Have a fear of flying? You’re not alone. Research shows that around 25% of people have at least some fear of flying, while around one in ten have an actual phobia (known as aerophobia). We spoke to Captain Steve Allright, from BA’s Flying with Confidence to get his top tips on managing aeroplane anxiety – from the simple knowledge that could help, to ways to fend off a panic attack…
Remember Turbulence Isn’t Dangerous
It may be uncomfortable, but it’s not unsafe. It’s a perfectly normal part of flying caused by nature. Don’t be alarmed if a pilot asks the cabin crew to take their seats during bad turbulence, this is only to stop them from potentially falling and injuring themselves – not because the plane is in danger.
Learn To Control Your Breathing
When you feel anxious, hold your breath, then take a long deep breath in, followed by a long deep breath out. Continue this long, deep breathing until you start to feel your anxiety subside.
Try Clenching Your Muscles
Combine this deep breathing technique in with a muscle contraction. Clenching your buttocks is most effective, as it overrides other nervous signals going up and down your spinal cord.
Split A Long Flight Into Sections
You could try half-hour, one-hour or even two-hour sections. Ahead of the flight, plan how you’ll use the time and take a list of things to do, perhaps things you never get around to.
Use Visualisation Techniques
Visualise yourself stepping off the aircraft into the arms of loved ones, or into a lovely warm climate, or into a successful business meeting.
The wings enable aircraft to fly, not the engines. A commercial aircraft flying at 30,000ft can glide for 100 miles even if all the engines fail. And remember, flying is actually the safest form of travel.
Know Pilots Undergo Rigorous Training
They also undergo a rigorous selection procedure and are the most highly trained and tested professionals on earth – subjected to simulator tests every six months. Air traffic controllers are also trained and licensed professionals operating under a very strict set of rules.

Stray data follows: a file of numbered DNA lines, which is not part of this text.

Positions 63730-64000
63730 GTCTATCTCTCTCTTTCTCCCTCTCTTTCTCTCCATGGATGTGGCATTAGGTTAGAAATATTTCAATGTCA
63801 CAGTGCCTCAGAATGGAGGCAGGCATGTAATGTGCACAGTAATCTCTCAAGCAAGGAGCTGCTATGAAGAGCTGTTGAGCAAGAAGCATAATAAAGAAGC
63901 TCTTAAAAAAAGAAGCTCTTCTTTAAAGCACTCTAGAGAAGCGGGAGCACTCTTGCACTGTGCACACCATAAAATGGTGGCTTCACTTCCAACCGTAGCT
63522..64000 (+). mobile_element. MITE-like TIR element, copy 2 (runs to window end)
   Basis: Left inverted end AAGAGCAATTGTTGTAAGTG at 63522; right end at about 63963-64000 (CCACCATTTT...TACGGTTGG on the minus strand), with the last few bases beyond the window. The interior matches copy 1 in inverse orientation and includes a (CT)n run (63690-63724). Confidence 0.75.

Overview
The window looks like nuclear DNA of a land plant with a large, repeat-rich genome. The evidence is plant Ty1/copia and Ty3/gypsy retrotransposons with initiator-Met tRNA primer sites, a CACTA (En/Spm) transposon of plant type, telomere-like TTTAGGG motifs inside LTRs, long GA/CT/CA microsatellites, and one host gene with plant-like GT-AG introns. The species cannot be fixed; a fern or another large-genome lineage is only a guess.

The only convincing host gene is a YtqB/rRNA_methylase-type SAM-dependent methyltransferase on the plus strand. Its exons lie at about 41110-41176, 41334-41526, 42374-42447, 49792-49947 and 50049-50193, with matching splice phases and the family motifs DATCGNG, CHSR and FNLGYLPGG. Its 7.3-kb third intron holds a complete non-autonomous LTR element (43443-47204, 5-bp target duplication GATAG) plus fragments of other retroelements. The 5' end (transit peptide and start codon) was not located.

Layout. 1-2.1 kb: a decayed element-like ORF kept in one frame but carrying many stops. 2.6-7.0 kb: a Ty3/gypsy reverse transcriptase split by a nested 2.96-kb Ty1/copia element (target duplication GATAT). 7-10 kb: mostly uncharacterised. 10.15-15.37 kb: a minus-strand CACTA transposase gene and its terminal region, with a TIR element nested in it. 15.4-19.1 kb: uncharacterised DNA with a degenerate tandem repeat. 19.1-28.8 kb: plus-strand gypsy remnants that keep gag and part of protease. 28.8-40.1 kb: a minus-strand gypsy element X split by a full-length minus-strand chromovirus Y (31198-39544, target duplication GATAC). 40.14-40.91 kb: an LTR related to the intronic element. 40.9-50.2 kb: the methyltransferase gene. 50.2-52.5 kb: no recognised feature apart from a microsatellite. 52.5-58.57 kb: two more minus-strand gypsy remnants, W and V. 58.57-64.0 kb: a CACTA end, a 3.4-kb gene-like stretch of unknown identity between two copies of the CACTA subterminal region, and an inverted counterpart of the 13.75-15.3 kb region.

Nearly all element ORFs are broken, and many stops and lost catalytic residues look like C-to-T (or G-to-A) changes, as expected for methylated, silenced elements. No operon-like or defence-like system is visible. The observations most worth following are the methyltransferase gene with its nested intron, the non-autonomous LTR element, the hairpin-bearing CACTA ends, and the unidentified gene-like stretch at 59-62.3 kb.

And That Commercial Aircraft Are Well-Maintained
Not only are they incredibly well-maintained, they’re also checked before every flight by pilots and engineers. Routine maintenance is conducted at regular, specified intervals by licensed engineers too.
Know Which Noises Are Normal
The are many strange, but totally normal, noises on board an aircraft. Here’s what they all mean…
Ding dong: The most common noise you hear on board an aircraft is the single or two-tone cabin chime, the all too familiar ‘ding dong’. To the nervous or anxious passenger this can set pulses racing, but it’s only the cabin interphone system or the seat belt signs coming on.
Barking dog: Another very common, but unusual sound, is the infamous ‘barking dog’ on board short haul Airbus aircrafts. It can be really quite loud and increase and decrease in frequency – but it’s only the aircraft hydraulics.
Change in engine tone: This can be a very disconcerting noise for a fearful flyer is any sudden change in the engine tone, especially soon after take-off, is accompanied by a perception of falling. However, this is simply the noise abatement procedure whereby the pilots reduce the rate of climb (but the aircraft is still accelerating) after the landing gear has been raised and the extra power used for safety on take-off is no longer required.
Whistling: The BAE 146, or RJ, produces an extremely loud whistling sound when land flaps are in transit – but this is all perfectly normal.
Rumbling: When a plane is in decent, speedbrakes or "spoilers" are often used by the pilots to help the plane slow down. These panels on the upper surface of the wing produce a variety of noises and rumbling in the cabin depending on aircraft type.
Try A Specialised Course Beforehand
Before you fly, book yourself onto a British Airways Flying with Confidence course. This a one-day course that addresses all of the above and much more in great detail.